Category Archives: AmeriCorps

AmeriCorps Q&A: Stephen Decker, Refugee Cultural Orientation Specialist

Working with Hands On Nashville and Volunteer Tennessee, Catholic Charities of Tennessee welcomed two AmeriCorps members for the 2016-2017 term. As his term came to a close, we asked Steven Decker, refugee cultural orientation specialist, to share thoughts about what he’ll take away from a year of service.

Is there a community project or moment in the past year that particularly resonated with you? Why?

I always was trying to improve my cultural orientation class by working with community organizations and PSOs that could help me develop new materials for the class. My outreach to the Metro Nashville Police Department resulted in much more than I expected; not only did we get some great information and materials to pass on to clients, but with MNPD’s help, I was able to organize a field trip for clients. They met police officers in Nashville and learned more about the role of the police in American society. This was the kind of community building I came to AmeriCorps in order to do, and I was glad to see my outreach efforts bear fruit.

What has been the most challenging part of your term so far?

The political dimensions surrounding refugee resettlement in the U.S. right now make working in an agency like Catholic Charities awfully interesting, to say the least. With funding cuts and other related changes, we are down to a skeleton crew compared to the staff we had, but are still expected to deliver the same level of service to our clients within the same kind of timelines as before. Lucky for us, we have a great staff that has banded together to weather the storm. It’s a great team that continues – and will continue in the future, I’m sure – to perform ordinary, everyday miracles!

What about the most rewarding? 

There are two answers I could provide for this question. The first thing I’d mention is the chance to work with some remarkable people who have overcome terrible hardships, and yet could teach many of us a thing or two about compassion and respecting your fellow man. The second is helping others in the Nashville community and surrounding area better understanding the facts surrounding the refugee experience before and after resettlement. I have found the best way to fight prejudice borne of ignorance is to provide people with the means to break their own ignorance.

What do you like most about working with Catholic Charities?

This is one of the best staffs I have ever been a part of; it’s been a true privilege to work with and be counted among this group, and I have been blessed with plenty of “take-aways” or lessons I can apply to my future work from this experience.

What’s something you didn’t expect about living in Nashville?

T-R-A-F-F-I-C. You can say want you want about Nashville residents, but they sure do know how to clog up a road!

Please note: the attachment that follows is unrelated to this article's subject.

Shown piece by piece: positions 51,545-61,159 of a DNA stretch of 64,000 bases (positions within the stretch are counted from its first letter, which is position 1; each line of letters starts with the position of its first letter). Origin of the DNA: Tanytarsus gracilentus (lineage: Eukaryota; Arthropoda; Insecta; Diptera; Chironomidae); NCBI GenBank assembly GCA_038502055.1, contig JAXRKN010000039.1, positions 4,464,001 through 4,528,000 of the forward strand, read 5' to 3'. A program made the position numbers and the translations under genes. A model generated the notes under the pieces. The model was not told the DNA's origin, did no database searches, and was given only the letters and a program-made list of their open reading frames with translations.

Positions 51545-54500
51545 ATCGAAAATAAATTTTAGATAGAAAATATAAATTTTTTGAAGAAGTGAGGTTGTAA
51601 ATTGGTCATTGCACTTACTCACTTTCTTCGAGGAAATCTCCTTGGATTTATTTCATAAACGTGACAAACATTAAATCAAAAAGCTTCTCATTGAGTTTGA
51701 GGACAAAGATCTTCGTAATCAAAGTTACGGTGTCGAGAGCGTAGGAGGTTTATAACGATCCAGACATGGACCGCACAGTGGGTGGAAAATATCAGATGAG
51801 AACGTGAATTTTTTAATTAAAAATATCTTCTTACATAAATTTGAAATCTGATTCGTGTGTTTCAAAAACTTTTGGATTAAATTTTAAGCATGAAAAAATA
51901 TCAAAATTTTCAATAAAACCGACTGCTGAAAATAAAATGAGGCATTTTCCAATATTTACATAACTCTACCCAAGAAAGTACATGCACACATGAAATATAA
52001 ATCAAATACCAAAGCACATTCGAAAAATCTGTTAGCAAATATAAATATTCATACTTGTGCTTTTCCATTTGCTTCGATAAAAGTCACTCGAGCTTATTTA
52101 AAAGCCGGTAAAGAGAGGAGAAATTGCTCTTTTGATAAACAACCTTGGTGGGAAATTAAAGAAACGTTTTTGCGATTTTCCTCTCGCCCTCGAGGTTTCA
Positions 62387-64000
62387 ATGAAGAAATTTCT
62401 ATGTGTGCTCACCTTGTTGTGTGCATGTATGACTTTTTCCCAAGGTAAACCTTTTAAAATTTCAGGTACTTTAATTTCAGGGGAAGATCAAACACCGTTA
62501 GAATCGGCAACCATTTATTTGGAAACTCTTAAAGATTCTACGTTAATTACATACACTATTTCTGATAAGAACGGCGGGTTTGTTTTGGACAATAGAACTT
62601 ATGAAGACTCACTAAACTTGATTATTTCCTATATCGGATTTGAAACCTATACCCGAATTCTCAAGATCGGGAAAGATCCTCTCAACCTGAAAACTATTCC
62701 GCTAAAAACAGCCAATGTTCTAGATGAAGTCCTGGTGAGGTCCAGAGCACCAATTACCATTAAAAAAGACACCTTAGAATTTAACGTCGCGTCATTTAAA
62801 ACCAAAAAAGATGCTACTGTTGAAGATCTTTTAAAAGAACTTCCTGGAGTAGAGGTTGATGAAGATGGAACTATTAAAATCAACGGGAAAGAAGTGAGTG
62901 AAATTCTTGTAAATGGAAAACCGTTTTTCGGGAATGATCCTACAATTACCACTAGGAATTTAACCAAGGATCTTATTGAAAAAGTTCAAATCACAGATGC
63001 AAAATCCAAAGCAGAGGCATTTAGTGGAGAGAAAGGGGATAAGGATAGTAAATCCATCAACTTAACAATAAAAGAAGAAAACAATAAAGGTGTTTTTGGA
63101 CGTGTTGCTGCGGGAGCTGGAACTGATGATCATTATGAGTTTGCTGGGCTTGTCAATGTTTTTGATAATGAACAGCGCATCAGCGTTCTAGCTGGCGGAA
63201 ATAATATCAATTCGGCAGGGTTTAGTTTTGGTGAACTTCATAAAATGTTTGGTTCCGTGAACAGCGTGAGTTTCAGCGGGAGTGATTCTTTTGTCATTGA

Learn more about Catholic Charities of Tennessee.

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AmeriCorps Q&A: Breanna Rack, Corporate Partner Program AmeriCorps Member

By Natalie Hurd

Last August, Hands On Nashville welcomed a new class of AmeriCorps members to serve on our environmental, youth and education, and corporate teams. With the team nearing the end of the service year, they’re sharing their experiences, lessons learned and favorite memories.

As an AmeriCorps member, Breanna Rack helped direct corporate projects and create partnerships between businesses and community organizations. Now, as her AmeriCorps term comes to an end, she’s embracing a new role – as manager of HON’s corporate partner program.

Is there a community project in the past six months that particularly resonated with you? Why?

Our project with Jackson National Life Insurance at Maplewood High School built capacity for two student-led community initiatives: Project LIT Community and the Garden Club. Project LIT Community installs mini-libraries in barbershops, restaurants and community centers, focusing on neighborhoods that don’t have easy access to a public library. Volunteers built 27 libraries for Project LIT Community and sorted more than 10,000 donated books. Volunteers also created a pumpkin patch for the school garden for students to seed and have pumpkins ready to sell this fall.

What about the most rewarding?

Seeing tangible outcomes at the end of every volunteer project. I’ve always enjoyed working with people, and I love working with enthusiastic volunteers who want to make a difference and see that change at the end of the day.

This spring, at a school in south Nashville, we created a rain garden outside a classroom that constantly gets flooded. Knowing that the work we do makes a tangible difference and improves the lives and work of people in the organizations we serve makes each day rewarding.

Can you share some advice for someone who is considering AmeriCorps or nonprofit work?

Nonprofits demand a really diverse skill set, which can be challenging at first but rewarding in the long run. AmeriCorps is a great way to learn a lot of skills in a short amount of time, and hone in on what strengths you bring to an organization. AmeriCorps members also get to see the direct impact of our work on a daily basis.

What is your favorite place to spend a Sunday afternoon in Nashville?

I’m a big brunch-er, so any brunch spot or coffee shop is my favorite place to be on a Sunday, followed by a walk in one of our local parks!

What’s something you didn’t expect about living in Nashville?